Have we lost the art of great storytelling?
- Teaching And Learning
Have we lost the art of great storytelling?
Storytelling may be as old as the hills but it remains one of the most effective tools for teaching and learning. A good story can make a child (or adult) prick up their ears and settle back into their seat to listen and learn. But despite the power a great story can have, storytelling has an endangered statusin the classroom – partly due to a huge emphasis on “active learning” in education. This is the idea that pupils learn best when they are doing something – or often, “seen to be doing” something.
Any lesson in which a teacher talks for 15 or more uninterrupted minutes would be regarded today as placing pupils in too passive a role. Indeed, even in English lessons teachers now very rarely read a whole poem or book chapter to pupils. When it comes to teaching in the classroom, children tend to retain more knowledge when they can connect it with a classroom activity. One of the most common classroom activities is storytelling. Children love listening to their teachers telling stories. While they listen, they begin to focus and follow the story through until its end.
As a teacher, this is exactly what you want: a way to centrally focus the thirty children you have sitting in front of you. Once one child follows, it’s surprising how one by one, every child will settle down and listen.
These are five ways teachers can use Storytelling in the Classroom
- SHARE YOUR OWN EXPERIENCES.
When you know you are trying to teach a difficult concept, teach your class with a story of how you managed to understand and remember the concept when you were in their shoes. Explaining the theory of gravity is a hard concept for students to grasp, but by telling a story, they may understand that although we are visibly fixed firmly to the ground, there are forces of gravity constantly working against us.
- USE A STORY TO INTRODUCE A NEW TOPIC.
At the start of a lesson, use a story as a way of introducing a new topic that might fit your topic. Do remember that copied material, whether it’s written text or the spoken word, should not be used in its original form as you may be breaching copyright rules.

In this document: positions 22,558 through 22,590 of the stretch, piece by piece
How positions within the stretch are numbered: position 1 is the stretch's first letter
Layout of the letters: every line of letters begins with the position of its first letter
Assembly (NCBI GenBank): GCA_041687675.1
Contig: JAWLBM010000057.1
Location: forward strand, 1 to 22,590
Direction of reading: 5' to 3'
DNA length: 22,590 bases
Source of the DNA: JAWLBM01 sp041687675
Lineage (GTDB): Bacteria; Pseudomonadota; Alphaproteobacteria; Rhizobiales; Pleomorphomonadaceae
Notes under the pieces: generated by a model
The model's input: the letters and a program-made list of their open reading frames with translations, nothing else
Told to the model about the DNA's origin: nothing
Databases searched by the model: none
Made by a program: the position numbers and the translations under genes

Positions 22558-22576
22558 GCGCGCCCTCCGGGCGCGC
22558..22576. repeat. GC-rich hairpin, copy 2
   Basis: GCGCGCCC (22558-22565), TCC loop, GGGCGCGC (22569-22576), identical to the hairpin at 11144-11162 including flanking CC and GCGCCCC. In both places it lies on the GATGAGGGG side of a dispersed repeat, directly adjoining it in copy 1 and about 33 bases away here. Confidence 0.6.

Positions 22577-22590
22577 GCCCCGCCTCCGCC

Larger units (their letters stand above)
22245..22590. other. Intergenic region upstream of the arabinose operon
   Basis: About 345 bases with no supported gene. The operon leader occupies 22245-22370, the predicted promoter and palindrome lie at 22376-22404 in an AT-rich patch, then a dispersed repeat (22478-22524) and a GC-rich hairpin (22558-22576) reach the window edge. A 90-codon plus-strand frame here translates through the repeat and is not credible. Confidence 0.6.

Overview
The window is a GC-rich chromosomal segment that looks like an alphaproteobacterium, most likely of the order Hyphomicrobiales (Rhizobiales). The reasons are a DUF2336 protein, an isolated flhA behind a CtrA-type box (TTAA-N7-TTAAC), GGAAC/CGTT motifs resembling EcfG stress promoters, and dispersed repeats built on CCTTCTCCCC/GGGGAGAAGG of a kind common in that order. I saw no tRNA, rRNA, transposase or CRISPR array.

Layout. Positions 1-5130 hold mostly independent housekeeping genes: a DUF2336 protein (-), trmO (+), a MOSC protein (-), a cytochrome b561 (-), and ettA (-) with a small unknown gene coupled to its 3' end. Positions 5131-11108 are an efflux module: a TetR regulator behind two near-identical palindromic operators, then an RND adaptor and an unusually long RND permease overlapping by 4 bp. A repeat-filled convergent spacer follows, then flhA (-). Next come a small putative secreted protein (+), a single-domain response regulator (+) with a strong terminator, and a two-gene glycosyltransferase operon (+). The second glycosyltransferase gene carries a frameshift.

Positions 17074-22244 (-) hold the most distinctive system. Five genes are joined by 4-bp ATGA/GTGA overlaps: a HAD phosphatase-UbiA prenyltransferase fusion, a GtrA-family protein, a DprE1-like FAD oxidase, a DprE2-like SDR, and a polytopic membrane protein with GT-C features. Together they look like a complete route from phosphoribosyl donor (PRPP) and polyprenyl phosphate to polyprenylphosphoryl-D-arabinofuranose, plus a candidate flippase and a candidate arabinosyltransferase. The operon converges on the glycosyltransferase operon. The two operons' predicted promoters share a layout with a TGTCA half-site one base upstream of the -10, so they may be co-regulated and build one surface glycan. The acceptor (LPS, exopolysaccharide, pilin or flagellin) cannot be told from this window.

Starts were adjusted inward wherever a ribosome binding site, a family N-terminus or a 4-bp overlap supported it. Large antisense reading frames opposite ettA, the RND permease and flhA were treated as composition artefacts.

- USE A STORY TO ILLUSTRATE A CONCEPT.
Occasionally, straight figures and facts don’t necessarily make for easy understanding, so throw in a narrative to help your class retain these hard facts.
- NURTURE LISTENING SKILLS.
As young people progress through their early years, listening skills become increasingly important, and there’s no better way to improve attention span and listening skills than by telling stories to keep them attentive. Of course, as useful as storytelling is, the stories should be relevant to the curriculum material for students to reap any benefits.
- STORYTELLING ATTRACTS LESS MOTIVATED LEARNERS.
Many kids these days are completely turned off old-fashioned textbooks and even sitting behind a computer screen does not help much. However, storytelling with a useful theme may engage the more lethargic learner. These are the students who you may engage the most if you throw in a few interesting stories to keep them motivated.
At the end of the storytelling session get your class to think about the story, come up with exercises that will allow them to apply what they have learnt, and encourage discussion.This will allow them to interpret what they have learnt, flag up any misunderstandings, and allow you to be sure that the children have taken away what you had hoped from the session.
Use different facial expressions, and voices or accents to keep children engaged and interested throughout. Using aids and prompts when storytelling, or even better, creating role play areas in the classroom with props, costumes or puppets so that children can explore a story you’ve read to them through role play is another fantastic way of fully immersing them in the story and encouraging them to think more meaningfully about it. Anything you can think of that will keep the class interested and entertained will benefit you and keep everyone focused on what you are trying to teach them.
Teaching, particularly in the humanities, before the 1960s, was heavily dependent on storytelling by teachers. A teacher would give a class, say, an account of the English Civil War, based on her/his own knowledge, reading and imagination.
The teacher would try to bring the febrile context, the battling causes, and the battles themselves to life. She might add an anecdote of her own visit to a village in which Charles I was said to have hidden out. The pupils would then write their own individual accounts of the history – the story – they had just heard, perhaps “from the perspective of a common foot-soldier”. These are certainly some of the lessons I remember most from my school days and which, I am sure, contributed not only to my knowledge and understanding but also to my interest and enthusiasm.
Clearly, this approach has many limitations. There was often very little scope for critical discussion and pupils were over-reliant on their teachers’ view of events. But we mustn’t lose sight of the value of what was happening in those classrooms. Pupils had the chance to become deeply absorbed in a context that was utterly alien to them – and their life experience was extended. Their imaginations were able to stitch this exotic second-hand experience to their library of personal experiences. In their retellings, they were never “just” copying, but making sense and interpreting.
Influential educational thinkers such as Jerome Bruner have recognised the deep, contextually embedded, multi-layered learning that a story enables as a form of knowledge in its own right. And in this way, the storytelling of teachers and the storytelling of pupils can nourish each other. So if you are thinking of using storytelling to help your pupils to learn, now is the perfect time to start.